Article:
TECHNICAL NOTE - GUIDANCE FOR VACCINATION AGAINST COVID-19 IN EXERCISERS AND ATHLETES
TECHNICAL NOTE OF THE EXERCISE AND SPORT MEDICINE SOCIETY - RJ
GUIDANCE FOR VACCINATION AGAINST COVID-19 IN EXERCISERS AND ATHLETES
CLAUDIO GIL SOARES DE ARAUJO (Guest Editor)
MARCO AURELIO MORAES DE SOUZA GOMES (President of SMEERJ)
FABIO PERALTA MATHIAS (Scientific Director – SMEERJ)
SMEERJ, through this TECHNICAL NOTE, reinforces its role and its responsibility to inform the population and, in particular, athletes, exercisers and all those who deal with the various forms of human movement. The purpose of this TECHNICAL NOTE is to provide guidance on vaccination against COVID-19 in physically active individuals and serves to complement other information available in the literature on the relationship between COVID-19 and physical activity, exercise and sport.1,2
Concern about the risks of adverse effects of vaccines against COVID-19 in terms of health and, in particular, sports performance, has been recurrent in the media and among some athletes. Some articles that circulate in newspapers and on social networks go so far as to link vaccination with cases of myocarditis and sudden death in athletes, which constitutes a serious case of misinformation.3 However, several societies and institutions in various parts of the world ,4 have already approved and consider the various vaccines safe and attested that the cases of clinically relevant adverse reactions are, in their almost totality, not only extremely rare, but that they disappear spontaneously, without the need for medical intervention, in a few hours or a few days.
There is, to date, no scientific evidence that vaccines may be more adverse for athletes than for the general population,5,6 and it is even expected that athletes who will participate in the Winter Olympic Games in February 2022 , are vaccinated.7 In the very rare cases of myocarditis reported - 24 cases in 1 million in the general population -8 in patients immunized with m-RNA vaccines, the clinical course was almost always rapid and benign, and certainly at a much lower incidence than that resulting from SARS-Cov2 infection in athletes and physically active individuals.9
On the other hand, the risks arising from COVID-19 are very variable, with many individuals not presenting any clinical manifestations, while others have more complex or severe clinical evolutions, which, unfortunately, can lead to death, even in healthy and young individuals. There is currently no scientific doubt that the chances of contracting COVID-19 and, especially, of progressing poorly are significantly higher in individuals who do not have adequate vaccination coverage.10
Therefore, considering the current evidence, SMEERJ emphatically advises in favor of complete vaccine coverage for COVID-19, including a booster dose, in all those who do physical activity, exercise and sport, unless there is a formal and clearly documented medical contraindication. It is also expected that elite athletes engage in the collective sense and relevance of the current pandemic in the context of public health and act as disseminators of these guidelines.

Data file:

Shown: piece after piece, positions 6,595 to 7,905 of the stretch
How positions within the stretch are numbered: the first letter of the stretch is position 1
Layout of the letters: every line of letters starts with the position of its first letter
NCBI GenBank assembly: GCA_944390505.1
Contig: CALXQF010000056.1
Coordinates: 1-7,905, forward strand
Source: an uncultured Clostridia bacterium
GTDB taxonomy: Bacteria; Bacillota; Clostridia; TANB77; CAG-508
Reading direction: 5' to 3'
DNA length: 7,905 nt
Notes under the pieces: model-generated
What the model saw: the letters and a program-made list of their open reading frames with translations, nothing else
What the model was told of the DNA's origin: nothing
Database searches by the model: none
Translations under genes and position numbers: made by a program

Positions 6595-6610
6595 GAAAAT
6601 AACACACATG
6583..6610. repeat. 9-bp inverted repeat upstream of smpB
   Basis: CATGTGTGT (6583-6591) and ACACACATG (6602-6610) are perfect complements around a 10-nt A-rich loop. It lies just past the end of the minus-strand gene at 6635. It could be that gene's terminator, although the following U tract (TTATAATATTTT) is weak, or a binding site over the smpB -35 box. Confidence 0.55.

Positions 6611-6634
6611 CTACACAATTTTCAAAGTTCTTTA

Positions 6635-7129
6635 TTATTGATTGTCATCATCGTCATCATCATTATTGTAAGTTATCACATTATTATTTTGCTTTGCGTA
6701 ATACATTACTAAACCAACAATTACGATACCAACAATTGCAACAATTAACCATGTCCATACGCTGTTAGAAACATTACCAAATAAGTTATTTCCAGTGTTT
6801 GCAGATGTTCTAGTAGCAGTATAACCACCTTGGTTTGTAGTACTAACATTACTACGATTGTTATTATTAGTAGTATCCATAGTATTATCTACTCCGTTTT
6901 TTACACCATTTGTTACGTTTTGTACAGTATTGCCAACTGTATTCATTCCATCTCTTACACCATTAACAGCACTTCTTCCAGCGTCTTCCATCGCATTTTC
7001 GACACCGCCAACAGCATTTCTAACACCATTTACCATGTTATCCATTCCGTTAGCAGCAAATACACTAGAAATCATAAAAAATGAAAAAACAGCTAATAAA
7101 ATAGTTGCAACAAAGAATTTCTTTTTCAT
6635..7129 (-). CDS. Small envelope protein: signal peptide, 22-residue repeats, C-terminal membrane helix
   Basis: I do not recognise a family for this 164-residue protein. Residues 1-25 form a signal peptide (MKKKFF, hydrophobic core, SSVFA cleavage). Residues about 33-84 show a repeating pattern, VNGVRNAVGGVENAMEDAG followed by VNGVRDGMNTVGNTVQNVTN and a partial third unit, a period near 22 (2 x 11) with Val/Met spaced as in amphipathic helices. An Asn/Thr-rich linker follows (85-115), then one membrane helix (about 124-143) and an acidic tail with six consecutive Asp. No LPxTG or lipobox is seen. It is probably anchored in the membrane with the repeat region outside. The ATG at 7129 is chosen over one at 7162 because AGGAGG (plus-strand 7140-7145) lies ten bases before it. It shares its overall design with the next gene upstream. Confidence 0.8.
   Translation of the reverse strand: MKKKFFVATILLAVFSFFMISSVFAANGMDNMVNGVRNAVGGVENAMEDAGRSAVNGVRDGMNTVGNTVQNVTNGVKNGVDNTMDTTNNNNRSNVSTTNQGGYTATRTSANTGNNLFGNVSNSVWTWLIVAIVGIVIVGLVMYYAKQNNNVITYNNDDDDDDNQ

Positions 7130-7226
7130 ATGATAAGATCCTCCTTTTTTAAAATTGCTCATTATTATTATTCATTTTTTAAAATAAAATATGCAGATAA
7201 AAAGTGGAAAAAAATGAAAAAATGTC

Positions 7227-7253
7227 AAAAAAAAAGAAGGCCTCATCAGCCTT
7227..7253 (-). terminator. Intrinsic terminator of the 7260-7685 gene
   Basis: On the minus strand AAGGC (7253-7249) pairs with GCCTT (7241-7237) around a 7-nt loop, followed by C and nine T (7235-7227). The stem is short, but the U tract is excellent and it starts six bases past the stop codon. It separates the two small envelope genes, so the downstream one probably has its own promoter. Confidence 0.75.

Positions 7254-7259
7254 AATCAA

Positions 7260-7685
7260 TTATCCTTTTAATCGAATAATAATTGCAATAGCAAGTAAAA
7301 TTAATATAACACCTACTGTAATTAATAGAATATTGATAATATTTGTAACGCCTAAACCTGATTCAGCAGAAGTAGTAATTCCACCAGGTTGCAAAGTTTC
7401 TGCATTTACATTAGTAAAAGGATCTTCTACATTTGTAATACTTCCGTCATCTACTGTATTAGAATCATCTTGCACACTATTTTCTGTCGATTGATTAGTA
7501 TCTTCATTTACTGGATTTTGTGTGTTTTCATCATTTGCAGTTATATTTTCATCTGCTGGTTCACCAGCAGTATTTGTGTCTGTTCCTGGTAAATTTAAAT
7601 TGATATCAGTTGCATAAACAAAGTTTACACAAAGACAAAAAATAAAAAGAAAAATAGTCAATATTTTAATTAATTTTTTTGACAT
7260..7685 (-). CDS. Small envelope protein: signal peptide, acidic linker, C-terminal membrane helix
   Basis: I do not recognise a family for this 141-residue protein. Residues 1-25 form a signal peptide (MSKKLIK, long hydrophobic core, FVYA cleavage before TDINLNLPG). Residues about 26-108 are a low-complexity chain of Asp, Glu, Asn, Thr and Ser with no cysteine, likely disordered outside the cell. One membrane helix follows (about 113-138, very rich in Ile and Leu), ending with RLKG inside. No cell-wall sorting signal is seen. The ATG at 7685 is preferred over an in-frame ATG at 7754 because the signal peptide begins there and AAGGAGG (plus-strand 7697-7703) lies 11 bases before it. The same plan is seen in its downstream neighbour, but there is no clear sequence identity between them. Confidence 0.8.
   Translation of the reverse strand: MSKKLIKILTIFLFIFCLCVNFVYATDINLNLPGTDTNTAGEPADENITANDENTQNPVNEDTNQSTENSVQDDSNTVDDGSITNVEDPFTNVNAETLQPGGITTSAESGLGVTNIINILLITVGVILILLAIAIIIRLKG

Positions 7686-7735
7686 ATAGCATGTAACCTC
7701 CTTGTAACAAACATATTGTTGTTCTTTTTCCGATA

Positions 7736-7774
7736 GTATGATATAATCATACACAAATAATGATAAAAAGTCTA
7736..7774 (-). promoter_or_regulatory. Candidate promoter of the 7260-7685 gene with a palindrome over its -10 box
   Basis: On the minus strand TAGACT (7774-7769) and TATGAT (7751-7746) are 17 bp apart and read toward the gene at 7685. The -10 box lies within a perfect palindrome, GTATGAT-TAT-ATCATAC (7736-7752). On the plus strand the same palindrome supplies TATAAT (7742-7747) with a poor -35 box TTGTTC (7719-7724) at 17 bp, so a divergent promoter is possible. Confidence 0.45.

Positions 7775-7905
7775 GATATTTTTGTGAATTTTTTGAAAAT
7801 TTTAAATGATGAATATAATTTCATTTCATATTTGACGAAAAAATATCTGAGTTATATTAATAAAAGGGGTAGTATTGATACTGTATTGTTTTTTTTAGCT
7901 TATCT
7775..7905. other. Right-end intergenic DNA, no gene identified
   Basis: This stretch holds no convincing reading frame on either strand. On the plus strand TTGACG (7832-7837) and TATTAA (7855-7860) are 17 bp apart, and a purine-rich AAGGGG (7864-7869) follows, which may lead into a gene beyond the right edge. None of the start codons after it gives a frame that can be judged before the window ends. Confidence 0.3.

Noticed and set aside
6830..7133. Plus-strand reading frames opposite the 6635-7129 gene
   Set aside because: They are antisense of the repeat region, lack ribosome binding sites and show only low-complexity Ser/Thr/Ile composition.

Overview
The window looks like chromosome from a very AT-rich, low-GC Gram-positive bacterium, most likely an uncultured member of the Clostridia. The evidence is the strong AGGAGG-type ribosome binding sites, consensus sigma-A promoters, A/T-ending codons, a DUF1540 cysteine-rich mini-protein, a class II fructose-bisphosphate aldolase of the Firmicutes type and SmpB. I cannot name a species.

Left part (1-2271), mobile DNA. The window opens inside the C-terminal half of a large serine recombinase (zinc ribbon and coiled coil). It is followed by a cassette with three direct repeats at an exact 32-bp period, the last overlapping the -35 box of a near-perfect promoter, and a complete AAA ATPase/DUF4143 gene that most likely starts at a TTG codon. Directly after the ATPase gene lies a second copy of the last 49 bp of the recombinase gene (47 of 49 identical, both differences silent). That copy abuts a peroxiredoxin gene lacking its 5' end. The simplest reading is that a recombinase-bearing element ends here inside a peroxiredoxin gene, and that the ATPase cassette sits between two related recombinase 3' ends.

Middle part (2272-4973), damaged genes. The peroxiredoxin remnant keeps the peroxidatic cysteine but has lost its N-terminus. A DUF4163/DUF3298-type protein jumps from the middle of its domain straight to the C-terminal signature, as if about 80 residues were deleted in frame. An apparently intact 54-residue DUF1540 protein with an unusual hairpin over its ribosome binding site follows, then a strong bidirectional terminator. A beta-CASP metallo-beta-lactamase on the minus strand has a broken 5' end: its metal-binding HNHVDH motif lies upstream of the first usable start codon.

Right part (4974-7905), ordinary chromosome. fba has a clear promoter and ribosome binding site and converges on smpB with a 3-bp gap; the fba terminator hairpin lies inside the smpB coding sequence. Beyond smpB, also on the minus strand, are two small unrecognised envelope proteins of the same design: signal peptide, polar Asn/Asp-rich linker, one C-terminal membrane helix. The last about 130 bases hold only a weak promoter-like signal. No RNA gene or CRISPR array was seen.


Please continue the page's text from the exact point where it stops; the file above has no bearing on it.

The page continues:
In addition, we reinforce the importance of regular exercise as a way to strengthen the immune system, to allow preventing, treating and even rehabilitating patients affected by SARS-Cov2 and other diseases, even non-communicable ones.
References 1. Araújo CGS. Physical Activity, Exercise and Sports and Covid-19: What Really Matters. Int J Cardiovasc Sci 2021;34(2):113-5.
2. McKinney J, Connelly KA, Dorian P, et al. COVID-19-Myocarditis and Return to Play: Reflections and Recommendations From a Canadian Working Group. Can J Cardiol. 2021 Aug;37(8):1165-74.
5. Narducci DM, Diamond AB, Bernhardt DT, Roberts WO. COVID Vaccination in Athletes and Updated Interim Guidance on the Preparticipation Physical Examination During the SARS-Cov-2 Pandemic. Clin J Sport Med. 2022 Jan 1;32(1):e1-e6.
6. Hull JH, Wootten M, Ranson C. Tolerability and impact of SARS-CoV-2 vaccination in elite athletes. Lancet Respir Med. 2022 Jan;10(1):e5-e6.
7. https://olympics.com/athlete365/entourage/beijing-2022-information-for-athletes-entourage/ (acessado em 19/01/2022).
8. Witberg G, Barda N, Hoss S, et al. Myocarditis after Covid-19 Vaccination in a Large Health Care Organization. N Engl J Med. 2021 Dec 2;385(23):2132-9.
9. Martinez MW, Tucker AM, Bloom OJ, et al. Prevalence of Inflammatory Heart Disease Among Professional Athletes With Prior COVID-19 Infection Who Received Systematic Return-to-Play Cardiac Screening. JAMA Cardiol. 2021 Jul 1;6(7):745-52.
10. Abdul Taib NA, Baha Raja D, et al. Characterisation of COVID-19 deaths by vaccination types and status in Malaysia between February and September 2021. Lancet Reg Health West Pac. 2022 Jan;18:100354.
The following specialists in Exercise and Sports Medicine also supported and contributes to the content of this technical note :
ADILSON COSTA CAMARGO DE CASTRO
ADRIANO FONSECA DE MORAES
ALEXANDRO SOUZA COIMBRA
CARLOS BRUNO REIS PINHEIRO
CLAUDIO GIL SOARES DE ARAUJO
FABIO PERALTA MATHIAS
GUILHERME DE VIEIRA GIORELLI
JOAO FELIPE FRANCA
LUIZA CATHARINA BRUSASCO GRANDINI
MARCO ANTONIO ALVES AZIZI
MARCO AURELIO MORAES DE SOUZA GOMES
MATEUS FREITAS TEIXEIRA
PAULA BARBOSA BAPTISTA MOREIRA
REINALDO MARTINS DE OLIVEIRA JUNIOR
RICARDO DE ANDRADE OLIVEIRA
ROBERTO LOHN NAHON
This TECHNICAL NOTE should be cited as:
Araújo CG, Gomes MA, Mathias FP et al. ORIENTATION ABOUT COVID-19 VACCINATION IN EXERCISERS AND ATHLETES: Technical note of Sociedade de Medicina do Exercício e do Esporte do Rio de Janeiro; 21 January 2022